Obesity occurs when a person consumes more calories than he or she burns, resulting in an excess proportion of total body fat. For many people this amounts to eating too much and exercising too little. The American diet is high in sugar, fat, and salt. It is no surprise that obesity has become an epidemic in the United States when an unhealthy diet is combined with a sedentary lifestyle. However, several other factors play a role in obesity. These may include: age, gender, genetics, environmental factors, psychological factors, medications, and illness.
A person is considered obese when his or her weight is 20% or more above normal weight. The most common measure of obesity is the body mass index or BMI. A person is considered overweight if his or her BMI is between 25 and 29.9; a person is considered obese if his or her BMI is over 30.
To measure your BMI:
BMI = Weight (lb) / (Height (in) x Height (in)) x 703 For example: if your weight is 170 and your height is 5’6” (66”), then the calculation is: (170/662) x 703 = 27.4
Statistics published in January 2012 by the Centers for Disease Control show that 35.7% of U.S. adults and 16.9% of children are obese. In 2000, no state had an obesity prevalence of 30% or more. In 2009, nine states had an obesity rate of 30% or more and in 2010 this obesity rate has increased to 12 states.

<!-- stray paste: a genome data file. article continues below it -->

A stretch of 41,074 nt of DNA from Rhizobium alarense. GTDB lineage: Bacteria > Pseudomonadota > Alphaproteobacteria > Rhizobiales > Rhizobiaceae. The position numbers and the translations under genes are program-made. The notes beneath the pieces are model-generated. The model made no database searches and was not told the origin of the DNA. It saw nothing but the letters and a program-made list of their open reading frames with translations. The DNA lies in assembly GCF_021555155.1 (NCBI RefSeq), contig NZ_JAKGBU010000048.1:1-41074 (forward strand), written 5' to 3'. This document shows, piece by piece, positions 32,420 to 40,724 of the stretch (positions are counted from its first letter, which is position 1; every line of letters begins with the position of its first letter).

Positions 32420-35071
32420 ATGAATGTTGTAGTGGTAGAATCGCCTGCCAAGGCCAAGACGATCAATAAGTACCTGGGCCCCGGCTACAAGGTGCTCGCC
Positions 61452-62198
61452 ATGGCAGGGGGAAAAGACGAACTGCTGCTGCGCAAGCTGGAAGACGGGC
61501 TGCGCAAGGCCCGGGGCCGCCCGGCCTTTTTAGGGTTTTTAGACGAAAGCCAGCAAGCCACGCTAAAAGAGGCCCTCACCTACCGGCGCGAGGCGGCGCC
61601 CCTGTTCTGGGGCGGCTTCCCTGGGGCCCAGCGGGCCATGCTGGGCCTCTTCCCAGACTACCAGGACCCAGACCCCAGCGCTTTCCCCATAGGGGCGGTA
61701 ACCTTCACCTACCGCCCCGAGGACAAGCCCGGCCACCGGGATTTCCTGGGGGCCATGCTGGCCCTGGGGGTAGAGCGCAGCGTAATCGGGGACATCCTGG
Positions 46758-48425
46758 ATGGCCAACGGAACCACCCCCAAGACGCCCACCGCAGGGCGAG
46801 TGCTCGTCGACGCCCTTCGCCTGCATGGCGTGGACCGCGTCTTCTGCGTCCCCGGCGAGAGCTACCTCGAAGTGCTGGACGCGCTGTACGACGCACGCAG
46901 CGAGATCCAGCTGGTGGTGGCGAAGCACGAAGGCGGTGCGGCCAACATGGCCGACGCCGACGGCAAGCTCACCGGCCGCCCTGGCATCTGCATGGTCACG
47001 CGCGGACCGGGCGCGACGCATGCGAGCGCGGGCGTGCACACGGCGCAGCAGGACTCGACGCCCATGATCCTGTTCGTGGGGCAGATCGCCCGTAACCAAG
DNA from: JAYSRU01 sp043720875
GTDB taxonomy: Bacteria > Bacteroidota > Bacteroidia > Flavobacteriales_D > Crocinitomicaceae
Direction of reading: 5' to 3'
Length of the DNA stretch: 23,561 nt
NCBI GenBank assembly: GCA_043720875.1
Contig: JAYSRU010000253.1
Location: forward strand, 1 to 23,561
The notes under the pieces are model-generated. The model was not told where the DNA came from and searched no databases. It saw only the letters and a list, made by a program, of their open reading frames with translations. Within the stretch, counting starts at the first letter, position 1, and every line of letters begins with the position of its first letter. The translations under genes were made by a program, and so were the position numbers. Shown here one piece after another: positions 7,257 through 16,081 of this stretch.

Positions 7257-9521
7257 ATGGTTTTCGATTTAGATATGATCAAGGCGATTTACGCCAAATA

Adult obesity is associated with a number of serious health conditions including heart disease, diabetes, and some cancers. Obese children are more likely to become obese adults. If children are overweight, obesity in adulthood is likely to be more severe.
Obese children are more likely to have:
- High blood pressure and high cholesterol, which are risk factors for cardiovascular disease (CVD).
- Increased risk of impaired glucose tolerance, insulin resistance and type 2-diabetes.
- Breathing problems, such as sleep apnea, and asthma.
- Joint problems and musculoskeletal discomfort.
- Fatty liver disease, gallstones, and gastro-esophageal reflux (i.e., heartburn).
- Obese children and adolescents have a greater risk of social and psychological problems, such as discrimination and poor self-esteem, which can continue into adulthood.
It is important for your doctor to evaluate your calorie intake, exercise activities, medical history, and family history in determining how best to manage a weight problem. A comprehensive program of diet and exercise is the first remedy that should be considered to treat obesity. In recent years, a variety of surgical choices for treating obesity have been popularized.
Next, we will discuss the different types of weight loss surgery options and the guidelines used to determine if someone should consider undergoing these procedures.
Written by Dr. Forley on May 16, 2012